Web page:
Reading Highlights from My Week
Some highlights from reading blog posts, articles, and tweets this week.
- Interesting Vincent Geloso thread on tax cheating according to income groups. Bottom line: As a percent of income lower-income people cheat more. I’ve always suspected this. If someone makes $30k a year and makes another $10k off the books, that’s easier to do than someone making $200k a year and making another $67k off the books. In the latter case, we get 1099s.
He gives some indirect evidence but his reasoning is similar to mine.
- Happy Yeltsin Supermarket Day. A powerful story by Scott Lincicome about how Yeltsin dropped his view that Communism creates plenty. I remember hearing in a speech by the late Barry Asmus about 30 years ago that Harry Truman had said that if every Soviet citizen got a Sears catalogue in his mail on Friday, by Monday Communism would be dead. To use that line myself, of course, I wanted to see if it was accurate. I couldn’t track it down and so I called the Truman library. The person I talked to had no evidence that Truman had said that. But he should have.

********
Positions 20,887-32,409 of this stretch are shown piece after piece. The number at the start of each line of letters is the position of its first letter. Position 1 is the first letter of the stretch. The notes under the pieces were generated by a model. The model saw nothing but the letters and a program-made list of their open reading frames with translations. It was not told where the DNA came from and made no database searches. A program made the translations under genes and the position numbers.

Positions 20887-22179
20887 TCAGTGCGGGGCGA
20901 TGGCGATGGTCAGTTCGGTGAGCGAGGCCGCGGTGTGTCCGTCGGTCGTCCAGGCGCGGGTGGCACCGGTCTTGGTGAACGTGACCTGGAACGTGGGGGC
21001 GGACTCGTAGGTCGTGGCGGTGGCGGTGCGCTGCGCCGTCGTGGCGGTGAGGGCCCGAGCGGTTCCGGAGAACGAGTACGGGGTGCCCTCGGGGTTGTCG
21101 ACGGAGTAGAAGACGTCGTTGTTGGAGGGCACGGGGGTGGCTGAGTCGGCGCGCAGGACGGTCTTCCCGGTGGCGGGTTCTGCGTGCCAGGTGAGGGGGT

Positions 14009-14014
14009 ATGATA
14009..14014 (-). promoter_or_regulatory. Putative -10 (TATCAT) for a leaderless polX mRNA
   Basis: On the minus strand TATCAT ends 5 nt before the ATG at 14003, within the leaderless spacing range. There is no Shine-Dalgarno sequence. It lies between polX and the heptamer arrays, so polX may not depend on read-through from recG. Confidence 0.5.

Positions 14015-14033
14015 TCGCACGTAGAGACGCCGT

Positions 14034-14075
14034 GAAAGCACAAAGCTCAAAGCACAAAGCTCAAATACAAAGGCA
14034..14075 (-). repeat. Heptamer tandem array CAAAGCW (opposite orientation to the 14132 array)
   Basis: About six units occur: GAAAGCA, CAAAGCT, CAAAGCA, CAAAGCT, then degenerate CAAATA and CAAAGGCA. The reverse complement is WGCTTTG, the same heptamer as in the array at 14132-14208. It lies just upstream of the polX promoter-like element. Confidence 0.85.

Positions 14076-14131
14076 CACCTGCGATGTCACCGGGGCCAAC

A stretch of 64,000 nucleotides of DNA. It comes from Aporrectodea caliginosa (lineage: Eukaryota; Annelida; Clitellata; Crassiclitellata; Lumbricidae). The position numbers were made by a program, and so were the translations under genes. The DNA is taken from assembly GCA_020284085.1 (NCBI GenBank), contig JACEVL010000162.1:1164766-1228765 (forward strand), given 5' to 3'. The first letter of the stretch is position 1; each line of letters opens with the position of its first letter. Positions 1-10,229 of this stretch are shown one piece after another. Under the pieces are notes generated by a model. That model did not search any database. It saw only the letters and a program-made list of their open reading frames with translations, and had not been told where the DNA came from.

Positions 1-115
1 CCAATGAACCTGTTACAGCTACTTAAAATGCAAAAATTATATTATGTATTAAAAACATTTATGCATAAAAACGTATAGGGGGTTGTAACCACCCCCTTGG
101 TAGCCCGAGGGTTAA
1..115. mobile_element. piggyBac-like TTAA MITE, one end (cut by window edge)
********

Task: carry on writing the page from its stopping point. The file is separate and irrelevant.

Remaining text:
- The problems with relying on regulated electric utilities to build the huge amount of infrastructure required to bring about a less-carbon-intensive electrical future. This is by the Conversable Economist. He consistently delivers quality.
- As I’ve seen saying for years in talks, the middle class has been disappearing: upward. By Daniel Griswold.
- An economist who became an important bureaucrat in the Philippines vents, with one graph, shown above, about the destruction caused by price controls.